Half Price Books – Spa For the Cheap and Uptight

    September 15, 2009

    I hear a lot of women saying how they love to go to the spa. They love to get a massage and get their nails done, they love the soothing new age music and the aroma therapy.  It’s a treat to get away for a couple of hours and relax and recharge.

    I’ve been to the spa a couple of times and it was nice and all, but being a person who freaks out a little at the thought of being touched by a stranger, I’d rather go to Half Price books.

    This morning, I was feeling the need to get away and recharge, so I drove to the Half Price Books spa where I spent a couple of hours relaxing and recharging.

    Whereas the spa plays new age music in the background, at Half Price Books Dean Martin was crooning quietly in the background.

    Whereas the spa smells of heather and lavender, Half Price Books smells of books and coffee.

    Whereas at the spa, I’m clothed only in a towel while strange people touch me, that almost never happens at Half Price Books.

    The spa usually costs about $100 and I leave with polished toe nails.

    At Half Price Books today, I spent $30 and got a big bag of books and movies.  And I didn’t have to tip anyone.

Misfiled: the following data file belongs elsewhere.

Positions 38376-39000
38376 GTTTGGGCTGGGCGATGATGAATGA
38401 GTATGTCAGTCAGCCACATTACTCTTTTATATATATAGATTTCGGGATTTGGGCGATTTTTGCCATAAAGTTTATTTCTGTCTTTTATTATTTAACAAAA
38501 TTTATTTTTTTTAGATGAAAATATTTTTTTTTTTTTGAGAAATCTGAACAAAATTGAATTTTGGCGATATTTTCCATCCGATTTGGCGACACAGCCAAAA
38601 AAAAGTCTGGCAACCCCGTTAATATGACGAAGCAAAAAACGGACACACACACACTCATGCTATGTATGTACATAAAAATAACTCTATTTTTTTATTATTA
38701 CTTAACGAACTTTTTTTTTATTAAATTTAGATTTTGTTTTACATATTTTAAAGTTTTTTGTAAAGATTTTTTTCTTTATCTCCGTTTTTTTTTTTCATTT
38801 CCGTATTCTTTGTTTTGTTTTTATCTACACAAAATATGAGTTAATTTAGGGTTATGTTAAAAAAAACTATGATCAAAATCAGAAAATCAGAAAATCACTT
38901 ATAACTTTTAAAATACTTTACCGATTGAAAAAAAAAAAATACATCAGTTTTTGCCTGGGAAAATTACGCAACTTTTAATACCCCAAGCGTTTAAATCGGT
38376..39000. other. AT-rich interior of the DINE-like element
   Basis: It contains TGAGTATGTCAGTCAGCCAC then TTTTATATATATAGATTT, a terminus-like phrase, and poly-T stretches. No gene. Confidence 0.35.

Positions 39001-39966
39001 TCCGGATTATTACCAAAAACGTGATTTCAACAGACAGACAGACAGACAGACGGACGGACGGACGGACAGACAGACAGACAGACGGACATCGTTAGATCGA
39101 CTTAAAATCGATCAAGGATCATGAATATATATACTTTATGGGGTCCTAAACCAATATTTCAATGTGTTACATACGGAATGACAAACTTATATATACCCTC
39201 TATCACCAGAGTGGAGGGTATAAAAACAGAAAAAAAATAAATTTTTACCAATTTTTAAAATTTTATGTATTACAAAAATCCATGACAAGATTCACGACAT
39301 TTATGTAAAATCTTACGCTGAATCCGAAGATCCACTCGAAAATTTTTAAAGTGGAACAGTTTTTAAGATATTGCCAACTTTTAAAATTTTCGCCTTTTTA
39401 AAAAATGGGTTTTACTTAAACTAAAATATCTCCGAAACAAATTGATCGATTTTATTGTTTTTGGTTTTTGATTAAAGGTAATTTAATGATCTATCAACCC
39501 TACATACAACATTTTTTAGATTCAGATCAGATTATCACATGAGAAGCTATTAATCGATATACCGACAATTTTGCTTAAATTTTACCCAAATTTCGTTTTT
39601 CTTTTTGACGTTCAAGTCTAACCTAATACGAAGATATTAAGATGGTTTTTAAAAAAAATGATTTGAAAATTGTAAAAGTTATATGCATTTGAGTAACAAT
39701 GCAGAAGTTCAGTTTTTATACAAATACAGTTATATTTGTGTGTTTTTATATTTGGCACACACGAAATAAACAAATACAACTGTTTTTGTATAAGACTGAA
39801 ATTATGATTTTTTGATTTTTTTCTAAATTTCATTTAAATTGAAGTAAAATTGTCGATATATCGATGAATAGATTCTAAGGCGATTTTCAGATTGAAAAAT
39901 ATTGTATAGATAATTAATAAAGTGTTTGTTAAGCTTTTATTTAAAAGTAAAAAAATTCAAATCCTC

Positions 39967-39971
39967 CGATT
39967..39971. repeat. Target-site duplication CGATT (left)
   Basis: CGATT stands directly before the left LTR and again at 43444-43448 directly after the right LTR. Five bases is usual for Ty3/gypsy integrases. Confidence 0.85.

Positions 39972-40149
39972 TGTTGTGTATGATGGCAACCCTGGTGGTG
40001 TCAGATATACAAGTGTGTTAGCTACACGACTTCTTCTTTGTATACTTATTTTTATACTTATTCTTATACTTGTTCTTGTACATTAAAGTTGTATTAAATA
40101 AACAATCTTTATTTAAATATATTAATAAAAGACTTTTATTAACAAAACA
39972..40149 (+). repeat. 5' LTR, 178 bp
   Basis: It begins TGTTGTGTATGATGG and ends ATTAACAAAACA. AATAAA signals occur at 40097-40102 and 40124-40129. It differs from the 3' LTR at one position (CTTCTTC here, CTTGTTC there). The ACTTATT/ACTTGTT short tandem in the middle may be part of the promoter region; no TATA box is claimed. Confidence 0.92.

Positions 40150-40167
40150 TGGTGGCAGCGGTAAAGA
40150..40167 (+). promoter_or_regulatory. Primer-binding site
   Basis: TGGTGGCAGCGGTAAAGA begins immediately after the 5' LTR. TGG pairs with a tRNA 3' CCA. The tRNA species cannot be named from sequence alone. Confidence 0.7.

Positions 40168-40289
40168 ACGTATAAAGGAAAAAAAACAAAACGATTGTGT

You can go to the spa.  I’m going to Half Price Books.

    Why I Don’t Buy Magazines

    September 3, 2009

    I do not buy fashion and/or celebrity magazines.

    I really kind of like looking at them to see what the R&F are wearing, but I never put one down that I feel better about myself having spent time looking at it.  And I say “looking at it” rather than “reading it” to be precise.

    I figure that there’s no need to cut down trees and pay good money to feel badly about myself when I do a great job of that all by myself for free without endangering any trees.  It’s a greener approach to feeling like you don’t quite measure up.

    However, because I am human and weak of flesh, when I’m in line at the grocery store, I cannot resist a peek at celebrity fashion.  I peruse.  I partake of the eye candy.  I have a fair degree of disdain for all things Hollywood and all that it represents, yet I love to gawk.  Apparently, my alter ego is Mary Hart.